Ted Baker — whose distinctive clothes have been worn by celebrities including the Duchess of Cambridge, Amal Clooney and Holly Willoughby — has seen shares plummet to a five-year low. In a statement yesterday, Kelvin said: ‘Ted Baker has been my life and soul for 30 years. I love this company and care deeply for all my colleagues.’
Ironically, Kelvin, a twice-married and fiercely private father of three, has long claimed to be staunchly protective of his workers’ rights, and a man to whom the bullying renowned among many of his peers in the fashion industry is anathema.
Positing himself as the polar opposite of audacious Arcadia boss Sir Philip Green, himself struggling to recover from allegations of misogyny and abuse, Kelvin shuns the limelight, saying flaunting wealth is ‘vulgar’ and ‘the world has made too much of business people becoming celebrities’.
Indeed, his profile is so low that until this week, few outside the fashion industry would have heard of him.
Instead of advocating a rigid hierarchy, his managerial approach seems to render professional boundaries all but obsolete.
His 80,000 sq ft North London HQ, a former Post Office sorting office known as the ‘Ugly Brown Building’, where Ted Baker has been based since 2000, has hosted stress massages for employees.
A sign next to Kelvin’s desk in his open plan office says ‘Hugs Here’.
‘I make it my business to get to know everyone. I give them all nicknames so I remember people’s names,’ Kelvin told Vogue in 2013. ‘I want to give them a real career — a “teducation” as we call it. It’s all just one big hug.’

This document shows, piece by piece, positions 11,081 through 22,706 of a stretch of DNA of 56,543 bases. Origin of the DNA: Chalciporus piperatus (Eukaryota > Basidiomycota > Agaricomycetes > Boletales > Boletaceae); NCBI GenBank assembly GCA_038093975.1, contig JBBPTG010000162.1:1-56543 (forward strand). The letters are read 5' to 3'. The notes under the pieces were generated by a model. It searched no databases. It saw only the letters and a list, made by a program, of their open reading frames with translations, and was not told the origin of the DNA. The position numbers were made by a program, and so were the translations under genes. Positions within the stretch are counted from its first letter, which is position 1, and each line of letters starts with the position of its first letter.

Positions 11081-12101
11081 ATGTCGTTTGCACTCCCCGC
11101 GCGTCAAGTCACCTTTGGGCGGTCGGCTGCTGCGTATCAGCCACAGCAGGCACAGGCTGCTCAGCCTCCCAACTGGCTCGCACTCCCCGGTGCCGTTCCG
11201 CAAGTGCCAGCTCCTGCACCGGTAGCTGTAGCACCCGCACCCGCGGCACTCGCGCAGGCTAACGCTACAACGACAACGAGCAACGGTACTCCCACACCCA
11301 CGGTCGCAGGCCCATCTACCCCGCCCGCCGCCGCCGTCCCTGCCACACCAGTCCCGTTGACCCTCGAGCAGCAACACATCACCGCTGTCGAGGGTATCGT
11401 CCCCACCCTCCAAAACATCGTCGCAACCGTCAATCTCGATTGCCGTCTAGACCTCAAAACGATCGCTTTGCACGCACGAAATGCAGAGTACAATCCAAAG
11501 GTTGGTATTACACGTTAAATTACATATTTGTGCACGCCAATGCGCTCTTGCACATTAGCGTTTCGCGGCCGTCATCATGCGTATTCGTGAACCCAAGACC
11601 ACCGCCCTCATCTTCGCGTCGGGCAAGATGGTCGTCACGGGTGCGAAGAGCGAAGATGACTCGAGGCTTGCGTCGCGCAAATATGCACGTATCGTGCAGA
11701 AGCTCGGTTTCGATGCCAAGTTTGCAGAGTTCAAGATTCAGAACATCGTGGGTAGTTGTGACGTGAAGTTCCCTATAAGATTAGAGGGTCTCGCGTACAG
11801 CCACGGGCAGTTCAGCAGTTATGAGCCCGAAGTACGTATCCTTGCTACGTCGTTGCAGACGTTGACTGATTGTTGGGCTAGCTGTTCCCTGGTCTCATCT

This is the bizarre moment Ray Kelvin, 63, embroiled in ‘forced hugging’ staff harassment scandal kisses a footballer
But in the post #MeToo era, with corporate culture under ever more piercing a spotlight, this quirky approach suddenly seems rife for abuse. His attempts to appear a friendly hero are now viewed by many as a cynical ploy to exploit employees’ vulnerability.
Speaking to both his allies and critics this week, the Mail discovered a complex character, whose actions appear driven as much by insecurity as arrogance and desire.
The son of a factory worker, Kelvin, who has two adult sons from his first marriage and a five-year-old daughter with current wife Clare, 46, was brought up in North London, where his parents taught him ‘you had to work hard for anything you wanted’.
From the day he opened his first Ted Baker store in Glasgow in 1988, selling fashionably garish men’s shirts, the moniker Ted Baker provided a fictional frontman for Kelvin to hide behind. ‘I didn’t want to use my real name,’ he said. ‘I thought I’d be a failure. I could have gone bankrupt, then my name would have always been associated with a failed company.’
Ted was the suave alter ego the self-effacing Kelvin wished he could be. In contrast, Kelvin was ‘camera-shy’ and described himself as ‘ugly’ — a reason given for his bizarre habit of partially obscuring his face behind inanimate objects such as sofas, towels and books on the rare occasions he agreed to be photographed.
Despite — or, indeed, because of — his unconventional approach to business, his company grew, expanding into womenswear, shoes and accessories. And when, in 1997 Ted Baker — by then worth £56 million — went public, Kelvin’s demeanour dramatically changed.
Having described himself as an aggressive ‘monster’ in the early years, success brought a management style as irreverent as his £279 sparkly jumpsuits.
Mr Kelvin (pictured above) has been accused of making sexual innuendos. In photographs he is known for covering his face